Dr. Stephanie Hall, Chief Medical Officer of Keck Medical Center at USC, joined Yahoo Finance Live to discuss her outlook for the US's COVID-19 response as election results continue to roll in.
ADAM SHAPIRO: Let's talk about COVID-19, because with all the attention on the presidential election, you might have missed the fact that we registered 91,500 new cases in the United States of coronavirus just yesterday. Let's bring into the strain, Dr. Stephanie Hall, chief medical officer at Keck Medical Center at USC. Good to have you here.
At the beginning of the program, Doctor, we mentioned that there are potential treatments like these. I can't pronounce it correctly, but the Eli Lilly multi-antibody regimen that have shown some promise. So when if God, forbid, you wind up in a hospital, are these things yet available? They're not out of testing yet. So where do we stand on that?
STEPHANIE HALL: Well, thank you, Adam. I really appreciate the opportunity to meet with you this afternoon. So, yes, we do have availability. There is emergency use authorizations. And these treatments are available and especially at our academic medical centers across the country that research protocols are ongoing, because, really, the answers that we need come out of well-designed research when that we can evaluate the evidence and make sure that that in fact that there is truly benefit to these various therapies. We are hopeful. They are showing some good outcomes. But, again, we really are anxious to get the evidence from the scientific studies.
SEANA SMITH: Dr. Hall, the presidential race is too close to call at this point. But how are you as a health care provider thinking about this and how the outcome of this race will potentially impact the federal response going forward and how you're also incorporating not just within your practice and also just amongst your colleagues?
STEPHANIE HALL: We've learned a lot over this past year. And one of the things that we've learned is really preparedness is where it's at, right? And regardless of the outcome of this election, the science is the same. It's very clear what needs to be done. And the idea here, in all of our health systems across the country, here in California, is about being prepared and encouraging and educating the populace on how to protect themselves and hopefully that we can get a standard across the country-- that's what we would really like to see-- so that everybody is understanding the best ways to go about protecting themselves, preventing transmission.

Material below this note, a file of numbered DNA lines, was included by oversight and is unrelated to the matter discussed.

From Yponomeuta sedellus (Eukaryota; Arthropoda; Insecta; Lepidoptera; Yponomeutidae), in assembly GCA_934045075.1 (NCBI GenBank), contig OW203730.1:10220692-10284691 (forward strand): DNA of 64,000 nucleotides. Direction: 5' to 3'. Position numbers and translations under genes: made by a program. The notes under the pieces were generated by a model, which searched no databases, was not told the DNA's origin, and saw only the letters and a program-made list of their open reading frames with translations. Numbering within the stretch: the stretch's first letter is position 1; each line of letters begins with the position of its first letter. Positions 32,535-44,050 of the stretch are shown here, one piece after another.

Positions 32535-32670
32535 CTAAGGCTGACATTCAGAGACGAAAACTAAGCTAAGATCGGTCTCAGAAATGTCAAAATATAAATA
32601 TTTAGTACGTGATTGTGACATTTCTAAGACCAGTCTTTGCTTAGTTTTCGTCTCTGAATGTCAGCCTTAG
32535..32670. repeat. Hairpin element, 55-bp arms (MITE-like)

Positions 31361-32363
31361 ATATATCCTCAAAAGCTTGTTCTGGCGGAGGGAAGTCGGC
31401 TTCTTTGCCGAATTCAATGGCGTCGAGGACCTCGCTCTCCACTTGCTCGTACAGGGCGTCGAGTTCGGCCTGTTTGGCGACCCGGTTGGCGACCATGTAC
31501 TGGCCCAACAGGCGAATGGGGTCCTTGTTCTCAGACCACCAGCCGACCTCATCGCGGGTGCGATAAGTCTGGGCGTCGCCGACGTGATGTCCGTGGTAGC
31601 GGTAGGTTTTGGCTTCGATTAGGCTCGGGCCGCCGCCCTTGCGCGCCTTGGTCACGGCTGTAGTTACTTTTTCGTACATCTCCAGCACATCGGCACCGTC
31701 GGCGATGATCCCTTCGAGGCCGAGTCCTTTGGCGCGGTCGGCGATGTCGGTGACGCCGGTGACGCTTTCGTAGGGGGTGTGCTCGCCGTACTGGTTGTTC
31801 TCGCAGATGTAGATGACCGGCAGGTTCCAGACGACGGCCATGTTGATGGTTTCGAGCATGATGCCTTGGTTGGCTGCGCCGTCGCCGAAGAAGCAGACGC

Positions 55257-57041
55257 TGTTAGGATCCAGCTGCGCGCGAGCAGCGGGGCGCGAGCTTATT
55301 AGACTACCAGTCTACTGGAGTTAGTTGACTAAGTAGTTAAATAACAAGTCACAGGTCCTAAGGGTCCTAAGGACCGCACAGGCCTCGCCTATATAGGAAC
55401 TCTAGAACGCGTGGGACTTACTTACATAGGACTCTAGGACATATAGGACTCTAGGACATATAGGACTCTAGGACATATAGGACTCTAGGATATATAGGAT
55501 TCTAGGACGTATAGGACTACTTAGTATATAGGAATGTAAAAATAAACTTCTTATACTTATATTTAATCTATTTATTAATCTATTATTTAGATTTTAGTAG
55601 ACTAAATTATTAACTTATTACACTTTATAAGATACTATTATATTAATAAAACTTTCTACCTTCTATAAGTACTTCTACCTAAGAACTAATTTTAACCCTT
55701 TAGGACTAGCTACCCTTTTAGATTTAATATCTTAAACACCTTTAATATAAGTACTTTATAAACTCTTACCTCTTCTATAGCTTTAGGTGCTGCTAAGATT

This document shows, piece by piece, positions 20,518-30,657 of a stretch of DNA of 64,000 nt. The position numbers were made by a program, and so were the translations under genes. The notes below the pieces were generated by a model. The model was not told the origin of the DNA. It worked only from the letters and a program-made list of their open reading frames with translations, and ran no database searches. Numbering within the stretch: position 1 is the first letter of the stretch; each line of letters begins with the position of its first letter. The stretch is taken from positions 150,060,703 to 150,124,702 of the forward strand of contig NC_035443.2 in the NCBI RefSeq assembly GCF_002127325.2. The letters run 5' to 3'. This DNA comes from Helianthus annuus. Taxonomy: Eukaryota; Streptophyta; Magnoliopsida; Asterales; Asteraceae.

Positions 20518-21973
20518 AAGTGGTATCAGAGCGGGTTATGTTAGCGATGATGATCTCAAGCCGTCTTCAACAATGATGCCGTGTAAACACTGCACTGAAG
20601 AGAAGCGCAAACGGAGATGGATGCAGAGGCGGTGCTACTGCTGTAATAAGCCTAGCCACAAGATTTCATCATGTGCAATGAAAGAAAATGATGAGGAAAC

And if we can prevent transmission, we can reduce hospitalizations and we can reduce the deaths. The deaths across the country-- this is something that we feel that there is a lot of prevention where we can jump on. And that is wearing our masks, keeping the social distancing, and making sure that we follow these and wash our hands. Not doing these things in large groups is really what is keeping the country from making progress. And so we're hoping that whoever is in the Oval Office will adopt those standards and recommend them across the country.
ADAM SHAPIRO: What about the-- is there a shortage, rather, of medical folk to treat those who end up in the hospital? I mean, that number, 91,500 testing positive. Some of those people will head to hospitals, which in some states we know are overcrowded now.
STEPHANIE HALL: That is true. And it depends on the state that you're looking at. Here in California, we do have adequate hospital beds. Our ICU beds are good. But, again, it depends on the surge. And so if we have a big surge of patients who get ill and that require hospitalization, it does stress the health system. And we're seeing that in the Midwest right now.
And so right now, at least in the Western parts of the country, we have adequate hospital beds. But we're watching it really closely. There are microareas where there's uptick. So the number of health care personnel and the toll it takes, we can't overlook that-- that and so, again, as community and citizens, if we follow the rules, then we can reduce the risk and the burden on the health care workers that risk their lives every day taking care of patients who are infected.
And so I think that to answer your question more directly, do we have enough health care personnel? I think we have a good supply. We have to use them wisely and make sure that we don't overstress the system.
SEANA SMITH: Dr, Hall, we don't want a lot of time left. But I just quickly want to ask you about drug shortages because this is something that the US has been dealing with for years. You've been quoted in the past saying that drug shortages have really become your new reality. To what extent has the pandemic exacerbated the problem?
STEPHANIE HALL: Well, we have to keep a close eye on drug shortages of every type of drug. It's across the board. It's not just the drugs that treat COVID but all kinds of drugs. And it has to do with manufacturing and the rules around that and the pharma industry. But what the consequence is, is we find ourselves daily in the hospital assessing the medication and then trying to find an alternative if we're short. And that is continuing to be a significant challenge for our health care personnel.
And I think that the looking forward and keeping an eye on it and making sure that our sources are secure and that our stocks are adequate is part of our daily life and hospitals across the country. And when we don't have enough stock, then we reach out to our colleagues in the local areas. And we collaborate to make sure that patients get the medications that they need. And so it is a challenge. It's something that I think we as a country need to really look at.